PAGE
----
CLEARWATER — Forty-five years ago, neighbors discovered Nick and Demetra Jeatran sprawled on the living room floor of their Jackson Road home in Clearwater, just feet away from a batch of holiday cookies on the kitchen counter.
It was Christmas Eve of 1968. Demetra was dead. Her husband died days later.
On Christmas Eve of 1973, detectives found Randall Brown's body inside a closet in his Island Way apartment.
The two cases, ironically both occurring on Christmas Eve, are the oldest unsolved homicides in Clearwater.
Through the years, the cases have been passed along from detective to detective. Dozens of friends and relatives have been interviewed, and pieces of evidence collected at both scenes have been submitted for DNA analysis.
In 2011, the brittle and yellowed police reports from both cases were handed to Clearwater homicide detective Thomas Dawe.
The killers, Dawe suspects, are still out there.
"I hope they know that every Christmas Eve, we're reminded of that," he said. "And we're not willing to quit."
• • •
On Dec. 24, 1968, a neighbor dropping off Christmas presents at the Jeatrans' home knocked on their door at 1135 Jackson Road, north of Drew Street in west Clearwater.
When no one answered, she peered through a window and spotted her neighbors on the floor in their pajamas. She alerted other neighbors and together, they entered the home through an unlocked back door.
The Jeatrans had both been beaten in the head with a blunt object. Demetra Jane, 74, was dead when officers arrived. Her husband, 82-year-old Nick, was conscious. At Morton Plant Hospital, doctors performed surgery, but he died three days later.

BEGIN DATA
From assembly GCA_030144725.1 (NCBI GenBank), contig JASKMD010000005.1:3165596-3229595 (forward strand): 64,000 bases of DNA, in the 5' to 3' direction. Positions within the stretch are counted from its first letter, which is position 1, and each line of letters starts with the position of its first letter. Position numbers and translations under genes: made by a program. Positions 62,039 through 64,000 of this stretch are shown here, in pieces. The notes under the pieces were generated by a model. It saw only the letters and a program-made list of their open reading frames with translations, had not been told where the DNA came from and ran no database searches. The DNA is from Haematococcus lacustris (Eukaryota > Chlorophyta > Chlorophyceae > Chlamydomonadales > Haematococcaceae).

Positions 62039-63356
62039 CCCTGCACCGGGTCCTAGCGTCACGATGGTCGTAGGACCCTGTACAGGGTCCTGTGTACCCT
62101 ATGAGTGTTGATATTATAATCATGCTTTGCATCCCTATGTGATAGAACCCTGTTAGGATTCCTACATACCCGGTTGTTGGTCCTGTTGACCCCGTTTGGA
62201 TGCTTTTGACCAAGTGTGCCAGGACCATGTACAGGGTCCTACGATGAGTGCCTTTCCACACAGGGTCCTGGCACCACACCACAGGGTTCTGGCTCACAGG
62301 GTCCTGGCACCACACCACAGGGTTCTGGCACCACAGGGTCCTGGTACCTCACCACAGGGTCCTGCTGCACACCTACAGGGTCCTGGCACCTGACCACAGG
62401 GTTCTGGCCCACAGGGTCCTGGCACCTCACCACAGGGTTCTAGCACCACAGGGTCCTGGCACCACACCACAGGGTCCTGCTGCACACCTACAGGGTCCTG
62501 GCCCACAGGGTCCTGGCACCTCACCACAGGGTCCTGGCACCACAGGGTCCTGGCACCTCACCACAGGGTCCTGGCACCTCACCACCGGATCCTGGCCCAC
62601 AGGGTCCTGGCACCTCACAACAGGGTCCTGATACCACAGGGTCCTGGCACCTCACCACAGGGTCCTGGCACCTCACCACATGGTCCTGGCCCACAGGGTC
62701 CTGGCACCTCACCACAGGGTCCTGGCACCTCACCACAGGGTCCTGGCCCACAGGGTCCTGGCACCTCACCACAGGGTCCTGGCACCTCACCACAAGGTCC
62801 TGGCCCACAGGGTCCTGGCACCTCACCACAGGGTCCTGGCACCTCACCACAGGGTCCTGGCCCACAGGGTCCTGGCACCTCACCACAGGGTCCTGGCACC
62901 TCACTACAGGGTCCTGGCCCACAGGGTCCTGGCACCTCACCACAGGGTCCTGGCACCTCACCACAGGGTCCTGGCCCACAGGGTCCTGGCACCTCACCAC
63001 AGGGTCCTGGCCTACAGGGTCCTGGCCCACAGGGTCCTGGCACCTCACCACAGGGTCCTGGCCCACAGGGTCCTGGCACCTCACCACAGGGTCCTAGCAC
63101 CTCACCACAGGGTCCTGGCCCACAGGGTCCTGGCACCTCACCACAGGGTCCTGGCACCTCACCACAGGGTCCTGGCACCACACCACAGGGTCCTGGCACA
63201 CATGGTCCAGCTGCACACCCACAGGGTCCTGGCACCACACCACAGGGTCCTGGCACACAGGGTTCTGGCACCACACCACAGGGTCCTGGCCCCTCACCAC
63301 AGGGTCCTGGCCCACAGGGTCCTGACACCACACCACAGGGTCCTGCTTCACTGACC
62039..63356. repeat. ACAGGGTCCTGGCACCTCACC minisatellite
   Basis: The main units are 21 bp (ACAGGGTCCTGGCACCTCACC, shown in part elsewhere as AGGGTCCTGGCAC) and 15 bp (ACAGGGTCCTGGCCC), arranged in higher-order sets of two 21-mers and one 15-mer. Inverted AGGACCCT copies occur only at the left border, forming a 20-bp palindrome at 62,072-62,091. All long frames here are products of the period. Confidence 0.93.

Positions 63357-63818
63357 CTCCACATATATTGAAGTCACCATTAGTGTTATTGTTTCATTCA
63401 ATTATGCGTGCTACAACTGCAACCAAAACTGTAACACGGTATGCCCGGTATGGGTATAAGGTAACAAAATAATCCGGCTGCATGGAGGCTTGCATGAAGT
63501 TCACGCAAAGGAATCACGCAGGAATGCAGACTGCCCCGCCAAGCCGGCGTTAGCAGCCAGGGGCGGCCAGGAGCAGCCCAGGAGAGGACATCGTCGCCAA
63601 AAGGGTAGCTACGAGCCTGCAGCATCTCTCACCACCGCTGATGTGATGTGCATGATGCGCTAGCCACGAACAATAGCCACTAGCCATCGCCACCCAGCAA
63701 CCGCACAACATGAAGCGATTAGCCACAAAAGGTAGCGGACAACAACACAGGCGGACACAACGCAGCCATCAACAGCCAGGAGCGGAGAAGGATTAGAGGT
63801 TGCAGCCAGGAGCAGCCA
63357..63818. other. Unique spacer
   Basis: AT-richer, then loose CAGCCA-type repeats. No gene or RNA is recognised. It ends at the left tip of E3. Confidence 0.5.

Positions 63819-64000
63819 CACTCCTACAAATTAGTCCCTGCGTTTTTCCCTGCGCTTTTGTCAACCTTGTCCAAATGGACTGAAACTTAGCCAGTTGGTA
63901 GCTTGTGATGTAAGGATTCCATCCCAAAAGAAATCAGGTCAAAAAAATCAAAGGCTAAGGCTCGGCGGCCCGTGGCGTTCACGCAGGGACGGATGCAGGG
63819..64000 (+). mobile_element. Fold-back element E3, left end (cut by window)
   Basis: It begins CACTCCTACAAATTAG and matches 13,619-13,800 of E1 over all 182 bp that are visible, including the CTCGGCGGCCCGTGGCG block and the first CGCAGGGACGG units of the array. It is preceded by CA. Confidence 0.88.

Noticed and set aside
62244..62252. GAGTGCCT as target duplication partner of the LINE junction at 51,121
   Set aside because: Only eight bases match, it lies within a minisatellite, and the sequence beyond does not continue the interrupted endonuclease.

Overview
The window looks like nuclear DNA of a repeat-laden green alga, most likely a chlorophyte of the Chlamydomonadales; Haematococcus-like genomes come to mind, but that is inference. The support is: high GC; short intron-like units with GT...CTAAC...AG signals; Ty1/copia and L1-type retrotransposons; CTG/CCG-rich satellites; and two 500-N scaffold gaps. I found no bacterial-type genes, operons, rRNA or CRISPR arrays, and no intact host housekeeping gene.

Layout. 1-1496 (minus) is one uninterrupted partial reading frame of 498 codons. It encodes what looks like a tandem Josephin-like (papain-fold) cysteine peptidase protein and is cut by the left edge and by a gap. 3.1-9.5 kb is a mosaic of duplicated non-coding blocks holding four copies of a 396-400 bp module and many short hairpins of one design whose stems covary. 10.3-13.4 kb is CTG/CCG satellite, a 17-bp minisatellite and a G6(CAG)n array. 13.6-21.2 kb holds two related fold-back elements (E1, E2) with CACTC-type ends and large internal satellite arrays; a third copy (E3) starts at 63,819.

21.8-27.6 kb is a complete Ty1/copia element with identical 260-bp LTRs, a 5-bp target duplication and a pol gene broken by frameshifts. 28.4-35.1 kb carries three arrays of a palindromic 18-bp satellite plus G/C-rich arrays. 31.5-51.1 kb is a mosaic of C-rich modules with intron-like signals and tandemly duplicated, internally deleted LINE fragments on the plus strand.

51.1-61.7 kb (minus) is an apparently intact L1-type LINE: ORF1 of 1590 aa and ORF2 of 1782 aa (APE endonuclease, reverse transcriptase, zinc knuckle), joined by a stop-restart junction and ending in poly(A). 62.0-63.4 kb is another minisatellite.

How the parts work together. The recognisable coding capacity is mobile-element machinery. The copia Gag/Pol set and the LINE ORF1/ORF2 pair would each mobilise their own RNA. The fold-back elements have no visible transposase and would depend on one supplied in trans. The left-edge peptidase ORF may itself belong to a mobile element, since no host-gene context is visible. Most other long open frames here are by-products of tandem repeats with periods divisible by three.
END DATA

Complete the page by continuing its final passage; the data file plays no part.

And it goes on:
"Police say he rambled on meaninglessly, saying nothing of value," reads a St. Petersburg Times article written six years after the murders. "But the possibility exists that in his delirium, some clue to the identity of the killer was dropped."
His last words have never been disclosed.
Detectives believe the murders were the result of a burglary gone bad. The house was ransacked and Demetra's jewelry box drawers were scattered about her room. When detectives canvassed the neighborhood, a burglary on a nearby street was reported.
"Investigators always felt that was something related," Dawe said.
Detectives followed hundreds of leads. They interviewed known burglars in the area. They searched nearby railroad tracks for the murder weapon.
But with no witnesses, the case was never solved.
For more than a decade, the Jeatrans' granddaughter, Nicky Ahrens, 63, of Temple Terrace, has called Clearwater police regularly to check on the progress — if any — of the case. She keeps a notebook, in which she scribbles details of her conversations with detectives.
"It's pretty senseless, really," she said of the slayings. "They weren't rich. They didn't have a lot of money."
Ahrens, a general practice attorney, was 18 when the Jeatrans died. Growing up, she had spent the holidays with her grandparents every year. But in 1968, she arrived home to Miami from college with the flu. Ahrens, her brother and mother suspended their trip to Clearwater until she felt better.